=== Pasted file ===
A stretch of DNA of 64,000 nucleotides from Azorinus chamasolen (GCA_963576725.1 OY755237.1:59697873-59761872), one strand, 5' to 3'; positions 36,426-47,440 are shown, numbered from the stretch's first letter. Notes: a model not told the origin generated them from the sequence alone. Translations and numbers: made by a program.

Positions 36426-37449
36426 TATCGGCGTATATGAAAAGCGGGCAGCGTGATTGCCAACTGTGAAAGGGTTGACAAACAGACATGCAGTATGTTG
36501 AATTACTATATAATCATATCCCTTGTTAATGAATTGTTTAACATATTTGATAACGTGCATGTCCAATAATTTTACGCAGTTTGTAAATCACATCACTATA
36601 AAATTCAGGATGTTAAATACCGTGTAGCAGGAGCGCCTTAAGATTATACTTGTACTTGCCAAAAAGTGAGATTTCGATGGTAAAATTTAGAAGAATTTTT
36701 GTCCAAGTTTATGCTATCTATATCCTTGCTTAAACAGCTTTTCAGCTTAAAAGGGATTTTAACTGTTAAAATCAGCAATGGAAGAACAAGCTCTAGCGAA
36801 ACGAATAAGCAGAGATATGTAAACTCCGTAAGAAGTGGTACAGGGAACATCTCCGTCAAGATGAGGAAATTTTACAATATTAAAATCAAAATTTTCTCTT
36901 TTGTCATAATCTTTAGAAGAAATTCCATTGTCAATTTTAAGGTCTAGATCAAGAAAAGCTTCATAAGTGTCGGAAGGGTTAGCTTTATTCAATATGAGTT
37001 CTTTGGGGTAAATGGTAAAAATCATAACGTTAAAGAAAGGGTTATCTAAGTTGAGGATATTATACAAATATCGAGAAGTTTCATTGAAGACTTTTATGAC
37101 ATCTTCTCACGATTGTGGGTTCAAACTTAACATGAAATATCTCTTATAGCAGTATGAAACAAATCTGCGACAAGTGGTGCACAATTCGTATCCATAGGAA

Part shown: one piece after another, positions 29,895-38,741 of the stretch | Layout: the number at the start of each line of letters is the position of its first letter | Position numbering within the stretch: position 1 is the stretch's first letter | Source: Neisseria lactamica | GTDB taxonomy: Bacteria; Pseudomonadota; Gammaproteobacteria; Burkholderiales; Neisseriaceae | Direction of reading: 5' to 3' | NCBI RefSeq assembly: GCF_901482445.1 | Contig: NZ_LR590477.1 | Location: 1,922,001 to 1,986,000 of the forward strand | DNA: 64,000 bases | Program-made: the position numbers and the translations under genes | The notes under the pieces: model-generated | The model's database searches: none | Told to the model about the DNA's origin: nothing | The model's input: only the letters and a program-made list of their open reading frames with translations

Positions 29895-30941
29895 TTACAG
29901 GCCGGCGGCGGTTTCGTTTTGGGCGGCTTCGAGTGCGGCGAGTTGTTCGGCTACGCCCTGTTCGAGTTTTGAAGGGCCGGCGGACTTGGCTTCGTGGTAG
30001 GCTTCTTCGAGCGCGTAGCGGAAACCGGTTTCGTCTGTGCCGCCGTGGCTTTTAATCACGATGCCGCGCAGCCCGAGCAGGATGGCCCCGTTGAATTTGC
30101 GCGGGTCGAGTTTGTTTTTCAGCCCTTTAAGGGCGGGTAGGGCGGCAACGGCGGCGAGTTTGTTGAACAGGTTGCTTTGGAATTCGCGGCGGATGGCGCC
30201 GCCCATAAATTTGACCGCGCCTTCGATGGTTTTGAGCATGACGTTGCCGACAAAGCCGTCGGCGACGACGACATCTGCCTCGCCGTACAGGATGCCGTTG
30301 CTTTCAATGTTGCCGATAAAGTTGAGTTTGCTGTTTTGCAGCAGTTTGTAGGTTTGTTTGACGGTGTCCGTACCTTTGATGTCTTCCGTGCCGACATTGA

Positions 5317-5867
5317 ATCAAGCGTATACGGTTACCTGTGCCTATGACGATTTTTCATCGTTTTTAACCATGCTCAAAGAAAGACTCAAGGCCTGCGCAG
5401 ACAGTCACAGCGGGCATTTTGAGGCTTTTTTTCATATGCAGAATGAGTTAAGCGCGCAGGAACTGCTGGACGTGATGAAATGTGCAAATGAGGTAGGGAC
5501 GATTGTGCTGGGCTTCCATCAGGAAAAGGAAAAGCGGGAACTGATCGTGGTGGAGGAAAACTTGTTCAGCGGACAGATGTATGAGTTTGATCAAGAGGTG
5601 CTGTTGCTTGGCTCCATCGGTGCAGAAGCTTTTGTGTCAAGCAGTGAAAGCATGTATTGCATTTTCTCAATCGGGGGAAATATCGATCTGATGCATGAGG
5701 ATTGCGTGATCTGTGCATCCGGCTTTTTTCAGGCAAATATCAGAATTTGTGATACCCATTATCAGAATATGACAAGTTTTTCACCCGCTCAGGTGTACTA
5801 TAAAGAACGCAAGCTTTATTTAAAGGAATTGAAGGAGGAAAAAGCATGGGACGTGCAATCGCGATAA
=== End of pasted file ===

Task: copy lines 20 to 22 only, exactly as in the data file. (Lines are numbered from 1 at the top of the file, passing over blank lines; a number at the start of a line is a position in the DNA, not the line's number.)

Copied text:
5317 ATCAAGCGTATACGGTTACCTGTGCCTATGACGATTTTTCATCGTTTTTAACCATGCTCAAAGAAAGACTCAAGGCCTGCGCAG
5401 ACAGTCACAGCGGGCATTTTGAGGCTTTTTTTCATATGCAGAATGAGTTAAGCGCGCAGGAACTGCTGGACGTGATGAAATGTGCAAATGAGGTAGGGAC
5501 GATTGTGCTGGGCTTCCATCAGGAAAAGGAAAAGCGGGAACTGATCGTGGTGGAGGAAAACTTGTTCAGCGGACAGATGTATGAGTTTGATCAAGAGGTG